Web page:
In the second part of his "Choosing SLOs that are appropriate for our customers" blog, Adam Hammond, narrates a fictional case study through Bill Palmer, one of the protagonists of The Phoenix Project and shows "How small changes to your SLOs can be SMART for your business"
In our previous blog, we discussed why you need to choose SLOs that are appropriate for your customers. We don’t always write out S M A R T and list our SLOs immediately. The process is organic, and it may take a while. Most business have a rigorous reporting and metric gathering regime, and in most situations, you will just need to tweak this to get the desired results.
To elaborate more, in this blog, we will focus on a fictional company named “Acme Interfaces, Inc” (Acme) who already have Measurable, Achievable, and Timebound SLOs. Bill Palmer, one of the protagonists of The Phoenix Project, is jumping into the newly formed role of CTO. He is going to help Acme reform their SLOs so that they’re Specific and Relevant for their customer’s needs and their business strategy. Despite consistently met internal and external service levels and fantastic feedback scores, customers are rushing away from Acme. It’s Bill’s job to figure out why and restore Acme to its previous glory.
“Bill, we’ve got a problem here but I’m not sure what it is. Steve said you were great at fixing difficult problems; I’m hoping you can do that here. Our sales are down, and our long term customers are getting ready to leave. We need help fast.” Dan looked across at me, a grim expression on his face, negative analyst briefings were strewn across his desk.
“I’ve had a bit of experience with this. It’s extraordinary - I’ve looked through the service level reports for the last two years: reported internal metrics have been stable.” I put a report from my hand onto the table. “No breaches of external SLAs.”
I put down another stack of paper. “...and customer satisfaction looks great.” I top the stack off with a print of the customer satisfaction dashboard.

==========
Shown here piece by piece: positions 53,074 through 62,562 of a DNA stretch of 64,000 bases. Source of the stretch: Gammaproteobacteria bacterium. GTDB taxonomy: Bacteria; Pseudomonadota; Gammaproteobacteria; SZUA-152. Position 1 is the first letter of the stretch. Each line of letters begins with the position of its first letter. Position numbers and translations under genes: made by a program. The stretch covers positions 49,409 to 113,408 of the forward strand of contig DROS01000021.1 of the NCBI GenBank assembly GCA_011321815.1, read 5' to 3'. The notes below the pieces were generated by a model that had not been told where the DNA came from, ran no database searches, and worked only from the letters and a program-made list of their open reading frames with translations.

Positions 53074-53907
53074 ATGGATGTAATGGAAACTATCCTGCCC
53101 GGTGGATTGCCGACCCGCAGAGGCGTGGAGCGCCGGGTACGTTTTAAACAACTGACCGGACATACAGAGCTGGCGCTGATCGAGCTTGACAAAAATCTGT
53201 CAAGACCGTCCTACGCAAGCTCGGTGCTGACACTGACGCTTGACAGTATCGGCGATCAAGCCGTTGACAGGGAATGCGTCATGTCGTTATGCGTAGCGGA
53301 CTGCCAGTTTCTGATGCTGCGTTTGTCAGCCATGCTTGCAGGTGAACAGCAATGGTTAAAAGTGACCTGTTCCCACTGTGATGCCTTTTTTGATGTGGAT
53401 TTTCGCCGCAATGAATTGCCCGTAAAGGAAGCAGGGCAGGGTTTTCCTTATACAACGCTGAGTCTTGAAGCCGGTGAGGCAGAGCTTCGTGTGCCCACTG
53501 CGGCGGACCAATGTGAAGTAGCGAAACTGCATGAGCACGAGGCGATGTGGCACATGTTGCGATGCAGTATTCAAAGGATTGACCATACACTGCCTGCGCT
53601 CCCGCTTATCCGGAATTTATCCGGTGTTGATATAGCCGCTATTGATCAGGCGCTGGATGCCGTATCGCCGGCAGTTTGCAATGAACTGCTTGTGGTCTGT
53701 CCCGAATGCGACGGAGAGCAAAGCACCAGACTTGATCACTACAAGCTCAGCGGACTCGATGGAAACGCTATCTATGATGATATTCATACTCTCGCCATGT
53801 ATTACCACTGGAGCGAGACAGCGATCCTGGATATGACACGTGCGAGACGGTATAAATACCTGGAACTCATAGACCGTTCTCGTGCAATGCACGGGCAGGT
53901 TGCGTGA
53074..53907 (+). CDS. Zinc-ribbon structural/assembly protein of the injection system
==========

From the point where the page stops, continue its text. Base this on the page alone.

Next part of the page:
Dan looks at me and exhales heavily “you’ve found the same things as we have. Everything looks fine, but everything is not fine. The company was going great under our previous CEO, Nick, but as soon as we diversified our customer base, we started having problems. Our customers want our product until they use it and we can’t close long-term contracts. When we were a one customer company, we didn’t have these problems.”
He pulls a paper from the stack I placed on the table and pulls out the twelve-month rolling satisfaction report and a second customer churn report with it as well. “What I don’t understand is how we can have an NPS score of 8.2, but our churn is close to 80% after a year of using our product. I need your help.”
I sat and thought about the situation for a little bit. It was definitely a unique situation. “Look, I’ve got some ideas. I need a pre-sales business analyst to help me understand the current business profile and what our history a bit better.”
Looking back at me with a bemused expression, Dan picks up the phone “John, send in Jenny.” He put the phone down. “Well, you’re definitely on the right track. Jenny is our business engagement lead. She can help you out with at least a third of what you’re after. She knows everyone; Jenny can sort you out.”
Jenny opened the doors and walked in, nodded at Dan and then looked at me. “Bill, I take it?”
“That’s me, ready to jump into it?” I asked. She nodded back at me.
“Bill, I’ll be honest. Our biggest problem is Globex Corporation.”
“You’re saying that our largest customer is our biggest problem?” Bill looked slightly quizzically at Jenny as she sipped her coffee.
“Frankly, yes. As our first customer; Nick always prioritised what they wanted. But that’s the problem: they’re large and cumbersome. What they want is not what the market wants. They’ve had decreasing sales year-on-year, and, all of their feature requests have been perceived negatively by new customers in direct user surveys.”
Bill scratched his chin. “I’m not saying I don’t believe you, but how do you explain all of our metrics that look great.”
Jenny smiled grimly at Bill. “That’s an easy answer: all of our SLAs have been designed to look after Globex and no one else. Take a look here.” Jenny pulled out a stack of paper that looked very similar to the one that Bill gave to Dan. “Customers over $250,000, we only have one of those: Globex. All of our other customers pull out before larger contracts, or they never go further with our product. Nick tailored every single SLA to Globex; they don’t care about latency because they predominantly use our interfaces for driving their reporting engine. Their reports take a week to run each quarter. All of our metrics are around volume, but none focus on service quality.”
Bill flicked through the papers Jenny had put in front of him, eyeing each one closely. “Well... You’re right, how has this not been picked up before?”